Mr. Blunkett: The prisons where those suspected of terrorist connections or intent are held have good medical facilities providing 24-hour cover. In addition, prisons have access to relevant hospitals, including secure hospitals, where referral is appropriate on medical grounds. Provisions therefore exist to deal with any mental or other health problems regardless of the reasons for detention.
Mr. Blunkett: Tackling anti-social behaviour is a key priority for the Government. That is why we have launched the Together Campaign, ensuring local practitioners gain real expertise in tackling anti-social behaviour.
A key part of the Together Campaign is the Together Academy and Actionline. The academies are designed to train front-line workers in the use of new and existing powers. In total there were 10 events held during March 2004 across England and Wales, training just over 2,000 academy graduates.
The campaign will help improve the response to tackling anti-social behaviour by placing the focus within the heart of our communities and providing them with the opportunity to work together and also the tools to take action to tackle anti-social behaviour.
We have provided funding for every crime and disorder partnership across England and Wales and introduced specialist anti-social behaviour prosecutors to develop local expertise.
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Caroline Flint: Criminal Justice Interventions Programme (CJIP) was successfully introduced into 30 areas with the highest levels of acquisitive crime in April 2003. The full programmewhich includes drug testing on charge, arrest referral and through care and aftercare packageshas been expanded to a further 36 areas in April 2004. In the CJIP areas, waiting times for treatment have fallen significantly over the past year and the numbers starting treatment increased by 47 per cent.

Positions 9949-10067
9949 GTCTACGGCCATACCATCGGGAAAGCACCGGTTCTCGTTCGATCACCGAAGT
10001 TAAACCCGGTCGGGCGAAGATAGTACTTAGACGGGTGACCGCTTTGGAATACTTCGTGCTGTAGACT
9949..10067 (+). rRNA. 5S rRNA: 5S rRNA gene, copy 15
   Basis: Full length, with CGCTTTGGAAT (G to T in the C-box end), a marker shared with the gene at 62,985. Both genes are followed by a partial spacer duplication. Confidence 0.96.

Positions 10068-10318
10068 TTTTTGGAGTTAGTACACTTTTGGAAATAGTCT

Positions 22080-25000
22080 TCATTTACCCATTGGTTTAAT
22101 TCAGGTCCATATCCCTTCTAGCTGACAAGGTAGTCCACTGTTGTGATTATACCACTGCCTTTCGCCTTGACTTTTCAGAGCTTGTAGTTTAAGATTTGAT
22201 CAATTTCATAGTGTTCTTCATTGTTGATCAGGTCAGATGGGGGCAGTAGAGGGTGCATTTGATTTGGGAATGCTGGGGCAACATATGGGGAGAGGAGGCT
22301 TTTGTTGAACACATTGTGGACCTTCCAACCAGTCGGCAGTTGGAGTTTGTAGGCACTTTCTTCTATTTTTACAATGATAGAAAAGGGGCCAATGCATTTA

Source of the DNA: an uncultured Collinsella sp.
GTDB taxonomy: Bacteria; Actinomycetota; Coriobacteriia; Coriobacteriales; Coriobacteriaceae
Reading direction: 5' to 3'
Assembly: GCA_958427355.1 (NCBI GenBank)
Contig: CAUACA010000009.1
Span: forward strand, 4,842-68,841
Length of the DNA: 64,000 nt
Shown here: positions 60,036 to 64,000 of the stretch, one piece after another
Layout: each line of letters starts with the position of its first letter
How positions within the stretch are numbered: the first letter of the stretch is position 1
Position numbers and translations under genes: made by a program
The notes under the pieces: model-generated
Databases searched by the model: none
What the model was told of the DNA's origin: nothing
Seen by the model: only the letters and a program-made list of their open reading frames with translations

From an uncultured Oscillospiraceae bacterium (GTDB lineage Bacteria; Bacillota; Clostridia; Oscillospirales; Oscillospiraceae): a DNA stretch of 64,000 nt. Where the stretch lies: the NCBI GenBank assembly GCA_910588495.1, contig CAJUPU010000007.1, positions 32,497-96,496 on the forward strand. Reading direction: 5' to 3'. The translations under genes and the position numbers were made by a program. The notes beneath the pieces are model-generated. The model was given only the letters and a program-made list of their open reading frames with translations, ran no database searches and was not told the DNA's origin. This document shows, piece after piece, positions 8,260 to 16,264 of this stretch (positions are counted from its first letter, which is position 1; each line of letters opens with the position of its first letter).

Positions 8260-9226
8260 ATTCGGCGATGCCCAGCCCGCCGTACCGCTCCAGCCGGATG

Mr. Blunkett: In March the Government launched the national alcohol harm reduction strategy for England. We intend to work together with all our stakeholders including the alcohol industry to implement all the recommendations in the strategy.
This will be a concerted enforcement campaign in the early summer to tackle under age drinking and selling alcohol to those already drunk. We want to rid our town centres of late night alcohol related violence. We will also work closely with local authorities, licencees and retailers to ensure that the full powers of the law are used effectively.
Mr. Greg Knight: To ask the Secretary of State for the Home Department what the estimated cost of the current police advertising campaign warning of the dangers of terrorism is; and from which budget that cost is being met. 
Ms Blears [holding answer 31 March 2004]: There are currently two publicity campaigns that are being run warning of the danger of terrorism. One is the Life Savers Campaign and the other is the "Who owns this Bag?" campaign. The total cost of these campaigns is estimated at £355,500 and is being met jointly by the Metropolitan Police Service, the City of London Police, the British Transport Police, Transport for London and the Association of Chief Police Officers.